PhD in Computer Science, Software Engineer, Climber, Go-player, socially awkward human being and rationalist in training.


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I want to like this idea, but I'm not sure yet. The process of writing down your own reasoning and assumptions seems incredibly valuable to me. But I wonder how much the framing of this exercise would actually help someone who is already introspective enough to attempt it.

Do you think it could mitigate certain cognitive biases? I can easily imagine different people writing contradictory children's picture books, just as they write contradictory blog-posts. Not because they're lying, but because of confirmation bias.

Also, if you take the framing too literally, there may be the temptation to oversimplify. Your global warming example has a lot of complexity for a children's picture book. :-)

Should we consider a mechanism to reduce conformity bias? For example, we could allow users to blind themselves to (the nature of) existing reactions until they choose to reveal them or react themselves.

Such a mechanism may come with its own drawbacks, of course. And it's possible I'm just overthinking this. But I hadn't seen the idea discussed yet, so I thought I'd bring it up.

Yes, definitely. If we want to be really rigorous about this, Context wouldn't be a mere logical predicate, but a probability mass function of some kind. And we'd want to sort the list by:

But it may not be worth the added complexity. At least not right away. :-)

I think it's unintentional. I don't see how to parse that as a valid English sentence. (Even though it starts out so promising: "And still, it is not 'a', given that ...")

And there are some other errors too:

  • In the following sentence: "here's a look ..." "Here's a look ..."
  • The last and third to last paragraphs don't end with a period.

I'm not aware of any such guide, but it's a good idea. Here are some thoughts on how we might break this down if we ever want to start such a guide:

  • Problems vs. opportunities: This may or may not be a meaningful distinction. They would seem to be two sides of the same coin, as both are concerned with utility-maximizing in a narrow time-window. I bring it up because it may not be intuitive, and may spark some ideas.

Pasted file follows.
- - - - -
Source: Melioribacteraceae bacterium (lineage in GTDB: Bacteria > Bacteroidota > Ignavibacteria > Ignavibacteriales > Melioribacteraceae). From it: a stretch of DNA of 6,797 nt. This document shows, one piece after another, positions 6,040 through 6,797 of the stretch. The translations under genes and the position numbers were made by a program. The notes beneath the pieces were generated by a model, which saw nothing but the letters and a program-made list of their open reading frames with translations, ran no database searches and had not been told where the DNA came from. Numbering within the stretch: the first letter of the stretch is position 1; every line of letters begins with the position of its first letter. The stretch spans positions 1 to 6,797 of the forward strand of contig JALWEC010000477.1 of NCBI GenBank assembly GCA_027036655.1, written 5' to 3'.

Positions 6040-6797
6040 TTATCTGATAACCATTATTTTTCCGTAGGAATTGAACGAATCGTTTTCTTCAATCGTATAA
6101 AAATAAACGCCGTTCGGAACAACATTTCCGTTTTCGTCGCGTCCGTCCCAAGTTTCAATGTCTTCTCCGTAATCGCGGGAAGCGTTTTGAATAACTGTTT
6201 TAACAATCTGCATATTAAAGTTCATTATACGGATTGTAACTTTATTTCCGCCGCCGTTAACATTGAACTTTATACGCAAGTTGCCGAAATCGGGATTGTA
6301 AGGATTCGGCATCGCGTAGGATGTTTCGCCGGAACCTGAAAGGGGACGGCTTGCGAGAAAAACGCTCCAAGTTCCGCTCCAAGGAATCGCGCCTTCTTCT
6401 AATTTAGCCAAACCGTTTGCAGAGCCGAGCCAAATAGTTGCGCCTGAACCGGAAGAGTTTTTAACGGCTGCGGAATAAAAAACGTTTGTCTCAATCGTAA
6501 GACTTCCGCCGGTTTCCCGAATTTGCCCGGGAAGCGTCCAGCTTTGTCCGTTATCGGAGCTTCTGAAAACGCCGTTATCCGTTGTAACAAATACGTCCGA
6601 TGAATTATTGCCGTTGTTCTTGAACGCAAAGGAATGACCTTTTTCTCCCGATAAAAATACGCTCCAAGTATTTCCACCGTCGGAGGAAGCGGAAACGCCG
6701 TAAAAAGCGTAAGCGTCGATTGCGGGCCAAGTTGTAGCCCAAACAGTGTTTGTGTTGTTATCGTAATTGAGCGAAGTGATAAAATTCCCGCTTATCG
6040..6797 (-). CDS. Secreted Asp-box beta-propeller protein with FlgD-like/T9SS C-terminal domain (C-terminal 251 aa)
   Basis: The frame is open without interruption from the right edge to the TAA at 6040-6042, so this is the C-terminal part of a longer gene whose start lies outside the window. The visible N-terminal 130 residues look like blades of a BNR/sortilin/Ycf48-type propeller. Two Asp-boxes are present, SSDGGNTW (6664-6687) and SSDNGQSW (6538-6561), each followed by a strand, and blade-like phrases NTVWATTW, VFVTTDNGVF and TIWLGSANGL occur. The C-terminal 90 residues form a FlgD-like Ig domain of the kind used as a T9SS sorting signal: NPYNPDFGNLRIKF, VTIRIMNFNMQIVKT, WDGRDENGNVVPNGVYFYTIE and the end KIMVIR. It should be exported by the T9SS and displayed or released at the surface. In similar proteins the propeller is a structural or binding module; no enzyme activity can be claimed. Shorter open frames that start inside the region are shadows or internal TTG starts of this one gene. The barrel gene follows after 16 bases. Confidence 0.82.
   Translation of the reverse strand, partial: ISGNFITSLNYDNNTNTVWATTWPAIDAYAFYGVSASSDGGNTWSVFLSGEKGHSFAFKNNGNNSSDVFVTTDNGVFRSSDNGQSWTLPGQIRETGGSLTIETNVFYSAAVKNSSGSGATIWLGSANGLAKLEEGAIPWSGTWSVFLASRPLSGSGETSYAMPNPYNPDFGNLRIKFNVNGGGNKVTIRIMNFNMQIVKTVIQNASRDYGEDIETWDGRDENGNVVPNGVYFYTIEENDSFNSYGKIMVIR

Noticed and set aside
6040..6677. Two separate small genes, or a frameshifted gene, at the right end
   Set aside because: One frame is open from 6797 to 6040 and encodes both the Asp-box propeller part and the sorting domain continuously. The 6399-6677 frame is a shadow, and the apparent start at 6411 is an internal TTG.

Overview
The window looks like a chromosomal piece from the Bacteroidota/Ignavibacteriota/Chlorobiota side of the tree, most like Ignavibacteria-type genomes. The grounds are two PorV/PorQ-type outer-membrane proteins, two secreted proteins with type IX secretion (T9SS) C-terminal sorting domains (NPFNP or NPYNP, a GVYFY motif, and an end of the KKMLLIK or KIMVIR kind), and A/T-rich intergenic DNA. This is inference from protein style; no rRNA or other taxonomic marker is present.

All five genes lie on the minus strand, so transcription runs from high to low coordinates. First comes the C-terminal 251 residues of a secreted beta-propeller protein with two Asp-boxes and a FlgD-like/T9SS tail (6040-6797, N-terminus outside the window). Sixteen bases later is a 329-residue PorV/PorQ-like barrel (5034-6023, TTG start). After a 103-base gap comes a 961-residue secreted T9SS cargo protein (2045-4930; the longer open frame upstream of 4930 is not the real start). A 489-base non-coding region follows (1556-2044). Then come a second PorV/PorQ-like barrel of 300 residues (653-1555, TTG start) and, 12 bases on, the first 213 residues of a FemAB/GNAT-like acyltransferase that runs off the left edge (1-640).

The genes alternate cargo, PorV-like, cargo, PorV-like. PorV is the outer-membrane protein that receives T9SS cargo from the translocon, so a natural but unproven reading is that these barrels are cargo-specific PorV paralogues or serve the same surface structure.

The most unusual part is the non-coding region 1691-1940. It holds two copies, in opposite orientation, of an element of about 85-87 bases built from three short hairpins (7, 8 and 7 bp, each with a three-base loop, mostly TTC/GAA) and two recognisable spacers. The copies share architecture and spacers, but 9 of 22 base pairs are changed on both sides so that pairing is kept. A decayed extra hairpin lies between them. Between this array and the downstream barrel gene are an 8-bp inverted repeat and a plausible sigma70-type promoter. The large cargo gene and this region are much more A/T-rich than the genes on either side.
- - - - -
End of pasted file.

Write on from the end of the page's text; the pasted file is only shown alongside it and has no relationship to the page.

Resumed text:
• Context: For completeness sake, as you already brought it up. Who might encounter this problem, and under what circumstances?
  • Problem speed: Again, for completeness sake, as you already brought it up. Are we only interested in "too fast to Google", or would it be useful to cover a wider range? A problem may be slow enough to Google, but still require certain resources to solve (like a first-aid kit).
  • Cost to prepare: How much time / space / energy / money will it cost to be(come) prepared? Is it simply a matter of remembering a fact? Does it require training? Does it require ready cash? A first-aid kit? A fire extinguisher? A phone? A camera?
  • Reward for being prepared: When a given problem occurs, what's the net difference in outcome between being prepared and not being prepared?
  • Resources: How would one go about becoming prepared?

Those would be useful aspects to track. People who are generally interested in becoming more prepared could filter by context, start with the low-cost high-reward items and work their way down. Furthermore, it would be useful if each item could be separately discussed and voted up/down by the community.


Oh, I don't think there's a disagreement here. I strong-upvoted the comment I responded to. "We can ban a Nazi because they're a Nazi." is a bad rule.

What I'm trying to add to the conversation (apart from an attempted steel-man of that footnote) is that the actual reason we ban people from communities is not because of what they've done in the past, but what they're likely to do in the future if they stay.

Usually we need to observe someone's actions before we can make such a determination, so it almost always makes sense to give people a fair chance; even a second and third. But I can imagine scenarios where a utility maximizer can be confident much earlier. Even if those scenarios are contrived, it seems important to keep an eye on our terminal values (e.g., keeping the community healthy and prospering), and recognize that our instrumental values may admit of exceptions, lest we become prisoners of our own rules.

You accidentally another word: "We are open to unusual ideas are willing to doubt conventional wisdom."

My most charitable interpretation of footnote 1 is this: It's possible to imagine a profile picture, bio or first post so beyond the pale that the best course of action is to ban that person outright. And if you cannot imagine such a profile picture, bio or first post, then you have a poor imagination.

That would be quite a high bar for me, though. There would have to be overwhelming evidence that this person is going to be a net-negative influence. "They are a self-professed Nazi" would not clear that bar.

These are good questions that would need to be answered if it weren't for "and the like", which makes the rule fuzzy again no matter how unambiguously we define "Nazi".

But would this account for a cumulative 8 pairs per person per year? Socks that end up in a sibling's drawer, fall on the floor, are carelessly paired up or lost in the dryer would eventually find their way back to where they belong, so they wouldn't make a difference in the long term.

I can think of several explanations for that number being a bit too high. It seems possible, for example, that Samsung is counting socks that were lost but then found soon after. Why else would their innovative AddWash™ system (a small door to add extra items to an ongoing wash cycle) be proposed as a solution?

But I think I prefer to believe that the average is being upset by a small number of pet ferrets.

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